I wish to evaluate two different password security options which at first seem to be distinctly different:

  1. a cloud-based password manager
  2. a local (non-cloud) password manager

However, the twist is that the local password manager will be used with a browser add-on to give it functionality and convenience on a par with the cloud-based option. To make this comparison useful and practical, let's limit it to these two specific products:

  1. KeePass with Kee 2.0 (Firefox 57 web extension) with keepass-plugin-rpc
  2. LastPass (web extension version, Firefox 57)

Assume any potential threats lie entirely on the Internet side and that the local machine and local network are secure.

Are these two choices similarly secure in a general sense? The knee-jerk response may be to say that KeePass is more secure simply because it is not cloud-based (and we are assuming not threat from inside the local network or physical facility).

However, my question centers on the question of to what extent does using the Firefox addon with KeePass expose the entire password database to Internet-based attacks (of any type, including phishing -- anything that originated from outside).

I assume LastPass has had much more extensive security review and probably has a team of trained professionals keeping the whole thing secure.

On the other hand, the community seems to view KeePass favorably. But what about the Kee 2.0 Firefox add-on and the RPC plugin? Do those pieces have the same level of security review?

  • These are two very different products, KeePass is a local password manager, while Lastpass is a cloud based password manager. If you can't decide which one suits your requirements based on that aspect alone, nobody here can give you a useful answer as they're way too different to be comparable usefully.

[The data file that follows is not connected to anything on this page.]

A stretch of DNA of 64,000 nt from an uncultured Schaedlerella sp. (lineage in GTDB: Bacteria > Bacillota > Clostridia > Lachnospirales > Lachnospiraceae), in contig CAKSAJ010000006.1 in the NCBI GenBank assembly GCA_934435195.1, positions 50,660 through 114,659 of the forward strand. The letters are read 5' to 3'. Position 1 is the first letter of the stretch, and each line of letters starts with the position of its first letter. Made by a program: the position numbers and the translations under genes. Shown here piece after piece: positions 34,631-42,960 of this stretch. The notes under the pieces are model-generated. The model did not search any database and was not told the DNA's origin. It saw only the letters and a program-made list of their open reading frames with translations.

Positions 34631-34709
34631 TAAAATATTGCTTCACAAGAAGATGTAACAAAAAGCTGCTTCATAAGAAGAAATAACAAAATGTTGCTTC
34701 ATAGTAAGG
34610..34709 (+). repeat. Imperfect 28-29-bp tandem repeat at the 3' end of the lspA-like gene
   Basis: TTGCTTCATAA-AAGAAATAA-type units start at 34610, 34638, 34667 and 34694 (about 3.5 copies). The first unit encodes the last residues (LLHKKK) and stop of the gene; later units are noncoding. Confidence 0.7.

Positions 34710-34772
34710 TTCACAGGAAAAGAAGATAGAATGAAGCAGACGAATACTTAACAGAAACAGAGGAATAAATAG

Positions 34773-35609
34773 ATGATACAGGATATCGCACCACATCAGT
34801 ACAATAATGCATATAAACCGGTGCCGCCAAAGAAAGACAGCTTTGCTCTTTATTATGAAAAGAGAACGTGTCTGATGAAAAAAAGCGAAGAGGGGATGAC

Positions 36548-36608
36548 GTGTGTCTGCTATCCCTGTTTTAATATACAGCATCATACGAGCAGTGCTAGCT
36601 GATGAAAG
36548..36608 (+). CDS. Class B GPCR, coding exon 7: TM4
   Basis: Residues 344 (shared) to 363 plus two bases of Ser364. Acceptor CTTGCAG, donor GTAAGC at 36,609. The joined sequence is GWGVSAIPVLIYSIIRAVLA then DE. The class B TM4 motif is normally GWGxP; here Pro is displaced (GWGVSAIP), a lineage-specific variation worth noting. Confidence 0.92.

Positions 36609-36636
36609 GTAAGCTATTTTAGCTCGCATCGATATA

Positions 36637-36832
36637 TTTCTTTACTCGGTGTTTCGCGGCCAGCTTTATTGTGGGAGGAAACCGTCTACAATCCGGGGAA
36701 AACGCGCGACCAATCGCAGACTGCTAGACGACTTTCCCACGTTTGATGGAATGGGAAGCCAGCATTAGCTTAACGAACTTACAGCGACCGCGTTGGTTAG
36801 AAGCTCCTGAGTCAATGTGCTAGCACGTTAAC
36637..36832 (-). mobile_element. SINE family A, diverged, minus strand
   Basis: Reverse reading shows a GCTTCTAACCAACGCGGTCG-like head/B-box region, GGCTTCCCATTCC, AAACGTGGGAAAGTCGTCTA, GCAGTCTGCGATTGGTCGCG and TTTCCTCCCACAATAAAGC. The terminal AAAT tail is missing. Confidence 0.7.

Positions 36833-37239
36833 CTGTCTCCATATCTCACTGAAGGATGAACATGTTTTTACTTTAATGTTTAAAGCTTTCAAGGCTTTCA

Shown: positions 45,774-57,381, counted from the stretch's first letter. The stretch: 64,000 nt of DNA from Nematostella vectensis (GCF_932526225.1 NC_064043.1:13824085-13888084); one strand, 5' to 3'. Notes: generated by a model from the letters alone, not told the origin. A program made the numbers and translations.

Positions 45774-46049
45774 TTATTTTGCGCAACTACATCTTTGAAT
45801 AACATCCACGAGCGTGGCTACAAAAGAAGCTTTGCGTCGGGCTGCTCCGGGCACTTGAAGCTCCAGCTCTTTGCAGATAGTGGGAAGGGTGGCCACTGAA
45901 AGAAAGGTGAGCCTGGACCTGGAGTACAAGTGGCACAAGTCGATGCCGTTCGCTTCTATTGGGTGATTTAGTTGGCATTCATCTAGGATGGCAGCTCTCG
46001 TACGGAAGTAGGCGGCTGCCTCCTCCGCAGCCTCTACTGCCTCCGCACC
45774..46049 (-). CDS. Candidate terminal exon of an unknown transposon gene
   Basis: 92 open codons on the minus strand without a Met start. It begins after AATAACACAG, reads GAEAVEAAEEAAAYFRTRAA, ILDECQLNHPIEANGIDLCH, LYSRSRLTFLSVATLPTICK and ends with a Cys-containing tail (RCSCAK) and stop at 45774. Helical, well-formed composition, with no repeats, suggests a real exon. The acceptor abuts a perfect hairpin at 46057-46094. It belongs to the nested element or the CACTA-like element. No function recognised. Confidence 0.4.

– Lie Ryan
    Nov 17, 2017 at 10:37
  • @LieRyan My question seeks to compare these two products because I am specifically interested in the extent to which using the Firefox addon (Kee) exposes KeePass to vulnerabilities from the Internet. Technically, you cannot say that KeePass + Kee + Firefox is free of the cloud-based risks associated with LastPass
    – MountainX
    Nov 21, 2017 at 23:33

1 Answer 1


That question is, unfortunately, mostly opinion-based. here is why:

Designing security is mostly about making choices between price, usability and security.

In your specific case, you're trying to offload that choice to "the community" (which, in itself, is a misnomer: "the community" doesn't exists any more than "the people" do). This cannot really work because, while everyone will agree on the "price" part, the balance between security and usability is specific to each case: I will not have the same requirement as you so while a specific choice might makes sense for me, it will not for you, for my father or for a coworker of mine.

The correct way to tackle this is first analyzing your situation: in your case, you have a number of potential tools that you want to use. for each combination, you need to identify the benefits and drawbacks in therms of security and usability. Once you have compiled that list, and that is the stage that no one but you can perform, you need to assign each of these items a weight. In the end, you factor these weights with each positive and negative trait and that will give you a good idea what your best choice is.

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